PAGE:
ONE TRACK MIND: Jeff Mueller from Shipping News talks about the making of “The March Song”

Growing up, there were few bands here or anywhere as cool as the Shipping News. From the moment that I discovered Rodan on, I’ve been a fan, marking occasions in my early-20s with the release of whatever their latest album was at the time, which I always found incredibly inspiring. Guitarist and vocalist Jeff Mueller has had a big impact on me, either through his use of metaphor in lyrics, or his sublime guitar playing. In that spirit, I caught up with Mueller to ask about one of the most enduring Shipping News songs, the haunting “March Song” which you can hear below.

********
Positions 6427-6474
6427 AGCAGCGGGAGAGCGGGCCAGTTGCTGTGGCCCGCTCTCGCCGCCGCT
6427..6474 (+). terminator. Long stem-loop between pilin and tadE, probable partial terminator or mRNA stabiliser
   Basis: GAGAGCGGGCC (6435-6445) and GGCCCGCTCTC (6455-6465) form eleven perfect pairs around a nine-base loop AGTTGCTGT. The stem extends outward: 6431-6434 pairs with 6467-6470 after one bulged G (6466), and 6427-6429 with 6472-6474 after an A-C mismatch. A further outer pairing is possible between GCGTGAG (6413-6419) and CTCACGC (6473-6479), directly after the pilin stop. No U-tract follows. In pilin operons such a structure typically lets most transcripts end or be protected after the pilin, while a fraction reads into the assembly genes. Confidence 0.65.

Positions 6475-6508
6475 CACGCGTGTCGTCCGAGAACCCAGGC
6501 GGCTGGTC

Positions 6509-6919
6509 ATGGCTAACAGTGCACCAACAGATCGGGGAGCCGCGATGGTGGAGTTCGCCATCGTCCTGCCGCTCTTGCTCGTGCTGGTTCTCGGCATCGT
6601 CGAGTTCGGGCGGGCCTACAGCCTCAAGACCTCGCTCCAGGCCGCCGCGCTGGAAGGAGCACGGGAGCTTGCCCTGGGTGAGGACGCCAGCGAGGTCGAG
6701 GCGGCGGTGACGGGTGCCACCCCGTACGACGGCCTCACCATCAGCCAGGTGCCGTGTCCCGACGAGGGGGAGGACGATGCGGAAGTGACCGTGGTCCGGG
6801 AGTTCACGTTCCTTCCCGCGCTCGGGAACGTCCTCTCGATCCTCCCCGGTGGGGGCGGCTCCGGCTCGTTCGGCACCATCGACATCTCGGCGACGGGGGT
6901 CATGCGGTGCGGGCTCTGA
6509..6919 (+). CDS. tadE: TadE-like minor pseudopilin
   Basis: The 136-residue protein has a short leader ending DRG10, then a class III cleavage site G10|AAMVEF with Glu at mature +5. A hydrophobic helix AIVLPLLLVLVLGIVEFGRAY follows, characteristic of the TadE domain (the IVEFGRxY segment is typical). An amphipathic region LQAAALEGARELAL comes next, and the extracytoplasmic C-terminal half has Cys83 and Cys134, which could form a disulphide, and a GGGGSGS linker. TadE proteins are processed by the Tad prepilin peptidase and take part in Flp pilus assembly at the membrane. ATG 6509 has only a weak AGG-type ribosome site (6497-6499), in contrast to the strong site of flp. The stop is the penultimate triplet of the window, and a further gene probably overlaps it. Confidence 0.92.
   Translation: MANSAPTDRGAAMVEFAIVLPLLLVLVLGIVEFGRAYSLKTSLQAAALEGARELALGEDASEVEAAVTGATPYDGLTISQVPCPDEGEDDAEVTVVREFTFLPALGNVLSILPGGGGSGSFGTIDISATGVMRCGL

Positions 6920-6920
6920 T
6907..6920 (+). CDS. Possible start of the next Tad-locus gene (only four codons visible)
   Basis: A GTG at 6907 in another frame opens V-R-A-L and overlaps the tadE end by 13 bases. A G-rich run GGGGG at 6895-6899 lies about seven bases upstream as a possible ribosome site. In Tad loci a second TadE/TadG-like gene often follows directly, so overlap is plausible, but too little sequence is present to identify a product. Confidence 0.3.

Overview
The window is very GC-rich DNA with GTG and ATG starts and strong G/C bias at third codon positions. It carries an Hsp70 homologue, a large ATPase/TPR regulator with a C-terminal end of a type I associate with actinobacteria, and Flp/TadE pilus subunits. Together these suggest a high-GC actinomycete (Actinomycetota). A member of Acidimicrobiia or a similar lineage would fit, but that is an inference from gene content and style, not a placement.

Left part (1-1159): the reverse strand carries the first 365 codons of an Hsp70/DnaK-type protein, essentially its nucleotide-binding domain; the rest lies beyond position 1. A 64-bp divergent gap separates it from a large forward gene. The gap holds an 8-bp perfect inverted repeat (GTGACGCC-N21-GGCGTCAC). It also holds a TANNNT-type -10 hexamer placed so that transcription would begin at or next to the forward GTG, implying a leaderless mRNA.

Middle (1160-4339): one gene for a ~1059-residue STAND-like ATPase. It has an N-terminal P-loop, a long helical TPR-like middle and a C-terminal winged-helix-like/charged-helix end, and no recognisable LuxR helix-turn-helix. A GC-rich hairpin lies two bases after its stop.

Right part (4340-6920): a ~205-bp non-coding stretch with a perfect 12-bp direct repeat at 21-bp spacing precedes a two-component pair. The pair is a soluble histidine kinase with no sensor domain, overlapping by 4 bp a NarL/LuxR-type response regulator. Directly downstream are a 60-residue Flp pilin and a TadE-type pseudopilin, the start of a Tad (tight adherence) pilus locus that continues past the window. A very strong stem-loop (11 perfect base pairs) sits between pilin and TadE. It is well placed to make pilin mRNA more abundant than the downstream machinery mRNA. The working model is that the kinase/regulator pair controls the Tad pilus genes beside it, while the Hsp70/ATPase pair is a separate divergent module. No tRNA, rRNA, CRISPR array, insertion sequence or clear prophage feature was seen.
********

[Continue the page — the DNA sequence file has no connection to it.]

Read on to learn about time signatures, insect men, and how the Shipping News made it work without living in the same city. Oh… and keep your eye out for June of ’44, who happened to play out in Italy not too long ago. I have no idea if that means they’ll do it again, but wouldn’t that be rad?

Never Nervous: How did the Shipping News write songs? Was it per individual? Does it in any way correlate with who sings on what song? Was it collaborative?